3. 熱 (heat)

湯 onyomi and kunyomi readings

Kanji Onyomi Kunyomi
ネツ - netsu あつ(い) - atsu(i)

Vocabulary words containing 熱:

  • 熱 (ねつ - netsu) = heat, fever
  • 熱い (あつい - atsui) = hot (to touch, or passion)
  • 熱心 (ねっしん - nesshin) = enthusiasm (literally, "hot heart")
  • 熱量 (ねつりょう - netsuryō) = calorie (literally, "heat quantity")
  • 熱烈 (ねつれつ - netsuretsu) = fervent, passionate
  • 熱中 (ねっちゅう - necchū) = being absorbed in, engrossed in
  • 発熱 (はつねつ - hatsunetsu) = generation of heat, fever


How to use 暑, 湯, and 熱 in Japan

1. Cultural significance and usage of 暑 (Hot weather)

The kanji 暑 is heavily used during the summertime in Japan. It's seen in public service announcements and weather forecasts reminding people to stay hydrated and avoid heatstroke.

As for cultural significance, 暑中見舞い (Shochū mimai) is a tradition of sending postcards in summer to inquire about one another's health in the intense heat.


2. Cultural significance and usage of 湯 (Hot water)

The kanji 湯 is significant in Japan due to the country's love for hot baths, or 風呂 (furo). The Japanese bathing culture revolves around soaking in large bathtubs filled with hot water (お湯 - Oyu). This tradition extends to public bathing facilities called 温泉 (Onsen), which are hot springs.

When you see 湯 in signs, it usually indicates a place where hot water is available, such as bathhouses or hot springs. The phrase 湯を沸かす (yu o wakasu), literally meaning 'to boil water', is used when preparing a bath.


3. Cultural significance and usage of 熱 (Heat)

The kanji 熱 is often seen in the context of personal feelings, especially passion or enthusiasm. It is used in words like 熱心 (Nesshin) which means enthusiasm, showing how the Japanese often associate 'heat' with passionate feelings.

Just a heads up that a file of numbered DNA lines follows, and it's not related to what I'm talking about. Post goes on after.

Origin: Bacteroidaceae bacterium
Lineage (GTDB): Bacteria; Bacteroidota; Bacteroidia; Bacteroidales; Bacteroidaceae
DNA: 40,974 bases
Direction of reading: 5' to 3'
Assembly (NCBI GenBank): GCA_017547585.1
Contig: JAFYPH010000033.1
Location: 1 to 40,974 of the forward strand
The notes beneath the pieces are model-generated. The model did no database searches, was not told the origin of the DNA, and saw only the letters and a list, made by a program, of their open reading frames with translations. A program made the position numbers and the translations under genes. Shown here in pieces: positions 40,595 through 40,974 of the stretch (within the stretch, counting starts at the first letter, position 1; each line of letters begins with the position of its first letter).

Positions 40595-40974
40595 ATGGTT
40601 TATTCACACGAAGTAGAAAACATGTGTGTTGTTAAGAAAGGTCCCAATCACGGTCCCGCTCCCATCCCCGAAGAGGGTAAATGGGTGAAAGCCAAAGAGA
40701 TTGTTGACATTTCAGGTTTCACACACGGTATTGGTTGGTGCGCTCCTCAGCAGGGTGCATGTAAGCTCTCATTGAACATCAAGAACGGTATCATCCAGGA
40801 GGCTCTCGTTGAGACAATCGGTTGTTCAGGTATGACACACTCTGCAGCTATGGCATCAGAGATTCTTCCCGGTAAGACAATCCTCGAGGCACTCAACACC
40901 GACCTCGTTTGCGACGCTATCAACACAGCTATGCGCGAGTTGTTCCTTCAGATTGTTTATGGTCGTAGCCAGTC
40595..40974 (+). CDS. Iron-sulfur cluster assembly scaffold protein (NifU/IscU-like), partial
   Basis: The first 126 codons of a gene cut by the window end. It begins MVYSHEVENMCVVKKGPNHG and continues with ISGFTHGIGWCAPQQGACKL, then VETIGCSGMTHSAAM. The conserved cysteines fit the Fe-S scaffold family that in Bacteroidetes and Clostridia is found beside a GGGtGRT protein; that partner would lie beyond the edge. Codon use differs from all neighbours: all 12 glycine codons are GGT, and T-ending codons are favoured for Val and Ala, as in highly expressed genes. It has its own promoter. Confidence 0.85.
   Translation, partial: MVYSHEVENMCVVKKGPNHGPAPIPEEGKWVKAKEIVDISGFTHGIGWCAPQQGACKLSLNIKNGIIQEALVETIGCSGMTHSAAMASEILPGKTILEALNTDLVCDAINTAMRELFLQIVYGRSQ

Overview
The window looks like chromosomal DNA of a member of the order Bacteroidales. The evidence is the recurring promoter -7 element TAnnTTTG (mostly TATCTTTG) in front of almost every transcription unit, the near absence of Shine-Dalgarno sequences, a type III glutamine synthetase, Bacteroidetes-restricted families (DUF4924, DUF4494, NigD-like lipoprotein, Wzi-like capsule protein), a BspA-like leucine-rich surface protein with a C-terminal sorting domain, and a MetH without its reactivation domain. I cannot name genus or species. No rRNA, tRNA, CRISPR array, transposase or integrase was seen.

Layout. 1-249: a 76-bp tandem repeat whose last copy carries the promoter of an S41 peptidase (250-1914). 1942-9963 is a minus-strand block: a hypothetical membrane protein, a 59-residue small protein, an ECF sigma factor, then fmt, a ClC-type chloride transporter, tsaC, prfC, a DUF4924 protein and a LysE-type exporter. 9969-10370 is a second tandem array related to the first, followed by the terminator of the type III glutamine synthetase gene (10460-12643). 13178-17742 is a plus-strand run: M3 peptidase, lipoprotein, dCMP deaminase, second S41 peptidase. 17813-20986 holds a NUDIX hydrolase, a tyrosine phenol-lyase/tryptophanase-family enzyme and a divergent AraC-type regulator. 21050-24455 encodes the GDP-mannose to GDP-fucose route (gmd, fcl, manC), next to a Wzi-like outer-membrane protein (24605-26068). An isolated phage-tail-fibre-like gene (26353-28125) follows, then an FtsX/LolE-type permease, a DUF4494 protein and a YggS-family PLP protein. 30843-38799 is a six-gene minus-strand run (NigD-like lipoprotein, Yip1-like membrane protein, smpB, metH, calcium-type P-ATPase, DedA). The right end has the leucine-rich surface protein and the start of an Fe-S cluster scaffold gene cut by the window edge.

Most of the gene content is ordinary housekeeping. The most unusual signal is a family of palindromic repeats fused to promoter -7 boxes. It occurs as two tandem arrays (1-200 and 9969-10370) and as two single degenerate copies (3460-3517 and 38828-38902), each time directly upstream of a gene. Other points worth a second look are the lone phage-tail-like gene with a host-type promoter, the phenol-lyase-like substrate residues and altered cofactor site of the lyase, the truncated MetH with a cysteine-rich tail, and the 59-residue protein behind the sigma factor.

Another common usage is in the context of health. Body temperature is referred to as 体温 (Taion), where 熱 could indicate a fever. Also, the phrase 熱が出る (netsu ga deru), meaning 'heat comes out', is a common way to say 'to have a fever'.


In our exploration today, we've delved into the world of three powerful kanji: 暑 (Hot weather), 湯 (Hot water), and 熱 (Heat). Each of these characters tells a unique story, from their individual radicals that hint at their meanings, to their varied readings and vocabulary that they form.

  • Understanding 暑 can help you navigate conversations and readings about the weather, especially in the context of Japan's hot summer season.
  • Learning 湯 offers you a glimpse into the beloved Japanese tradition of hot baths and the language around it.
  • And 熱, with its diverse applications in expressing intensity, passion, and even health conditions, is a tool to express a range of emotions and situations in your conversations.

We encourage you to practice these kanji regularly, be it in writing, reading, or incorporating them into your daily language study. Learning kanji is more than just memorizing shapes and strokes. It's about understanding the culture and context that these characters inhabit. And as we've seen today, each kanji comes with its own colorful story.

See as well:

So why not keep adding more kanji stories to your language arsenal? You're not just learning symbols; you're unlocking new ways to express yourself and understand a rich cultural heritage. Happy studying, and remember - every kanji you learn brings you one step closer to fluency.